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Seasonal Affective Disorder may be the cause of your dog's behavior change

Ally Hirschlag is a producer/actor/writer who lives in Brooklyn, NY and buys way too many toys for her cats. She contributes to several publications, including Bustle, and The Nerve, and enjoys writing about all things woman. In her spar...

Your dog can also suffer from the "winter blues" — here's how you can help it

As the days get shorter and temperatures continue to drop, you might feel a little sad and lethargic from time to time. However, you also might not be the only one — your dog could be right there with you.

This is called seasonal affective disorder (SAD), also sometimes known as the winter blues or seasonal depression. While some people may feel a little off when the seasons change, those who suffer from SAD can sink into full-blown depression, complete with a lack of energy, major bouts of sadness and diminished or increased appetite. If you've noticed your dog displaying similar symptoms, you're not alone.

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The People's Dispensary for Sick Animals conducted a survey and found that 40 percent of owners saw signs of SAD in their dogs during the winter months. Half of this number reported their dogs were sleeping longer and two-fifths said their pets' energy was lower overall. And dogs aren't the only animals affected. They also surveyed cat owners, one-third of which reported seeing the same symptoms.

One major factor that seems to cause SAD to come out in people and pets is the decreased amount of light we're exposed to in the winter. This can throw off hormone levels, which regulate our mood and sleep pattern. For one, our bodies produce more melatonin, the hormone that regulates sleep, in the winter because it stays darker for longer. As a result, we're often sleepier, less energetic and less motivated.

In contrast, our bodies produce less serotonin in the winter — the "feel good" hormone. Lower levels of serotonin are proven to have a negative effect on animals and humans. You may notice you snack more in the winter, or in a dog's case, beg for table scraps more. This is your body trying to make up for lost serotonin. Eating comfort foods helps increase your levels but not in the healthiest of ways.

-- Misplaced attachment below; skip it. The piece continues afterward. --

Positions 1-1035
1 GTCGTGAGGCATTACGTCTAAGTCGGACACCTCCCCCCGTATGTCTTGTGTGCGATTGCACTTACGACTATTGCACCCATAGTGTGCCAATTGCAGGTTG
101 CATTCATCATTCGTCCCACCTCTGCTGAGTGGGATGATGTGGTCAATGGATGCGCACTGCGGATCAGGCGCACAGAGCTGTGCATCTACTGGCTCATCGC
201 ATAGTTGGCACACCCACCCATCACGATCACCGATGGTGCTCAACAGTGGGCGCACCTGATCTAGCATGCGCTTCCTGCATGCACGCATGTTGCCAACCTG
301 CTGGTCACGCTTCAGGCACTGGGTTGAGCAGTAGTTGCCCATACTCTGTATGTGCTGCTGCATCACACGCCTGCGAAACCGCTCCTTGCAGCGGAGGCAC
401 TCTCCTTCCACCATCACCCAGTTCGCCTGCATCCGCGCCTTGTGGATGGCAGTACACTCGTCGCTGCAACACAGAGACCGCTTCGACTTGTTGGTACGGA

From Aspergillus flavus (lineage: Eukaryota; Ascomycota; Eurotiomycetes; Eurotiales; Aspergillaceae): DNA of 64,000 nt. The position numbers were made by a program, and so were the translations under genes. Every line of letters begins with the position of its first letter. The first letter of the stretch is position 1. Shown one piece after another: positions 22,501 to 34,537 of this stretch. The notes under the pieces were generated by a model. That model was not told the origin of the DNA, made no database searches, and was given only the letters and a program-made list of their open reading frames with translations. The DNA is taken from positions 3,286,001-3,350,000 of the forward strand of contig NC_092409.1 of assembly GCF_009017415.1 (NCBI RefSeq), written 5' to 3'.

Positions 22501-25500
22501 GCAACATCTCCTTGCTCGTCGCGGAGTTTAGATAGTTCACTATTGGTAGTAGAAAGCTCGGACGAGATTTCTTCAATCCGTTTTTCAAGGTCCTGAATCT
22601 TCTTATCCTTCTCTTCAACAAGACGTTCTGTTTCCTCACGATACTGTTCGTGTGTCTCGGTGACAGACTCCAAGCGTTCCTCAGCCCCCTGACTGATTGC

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Dogs may also experience another side effect that humans do not — hair loss. According to Alice M. Jeromin, RPh, DVM, DACVD, lack of sunlight exposure can cause light responsive alopecia in certain breeds of dogs. She wrote, "Light responsive alopecia is logically more common in those areas of the country with dark winters such as the Midwest, the Plains states, parts of New England and Canada." The dog breeds that are known to be most affected are boxer, English bulldog, French bulldog, Airedale, Doberman pinscher, Bouvier des Flandres, Scottish terrier, shar-pei, Labrador retriever, giant schnauzer and Akita.

What you can do

If your dog is displaying SAD symptoms and nothing seems to shake them, you can try increasing the amount of light to which your dog is exposed. This is the same treatment recommended for humans suffering from SAD because as mammals, light affects our melatonin and serotonin levels in the same way.

Obviously natural light is best, but if you live in a building that doesn't get a ton of light or have to work during the majority of daylight hours in the winter, you can purchase lightbulbs that mimic natural light rather inexpensively. Make sure they're labeled "full spectrum" or "daylight" bulbs to be truly effective.

Increasing light exposure will also help your pet's hair grow back if it suffers from light responsive alopecia. You can also talk to your vet about giving it a small dose of melatonin to further improve hair growth. And of course, play time and lots of cuddles never hurt.

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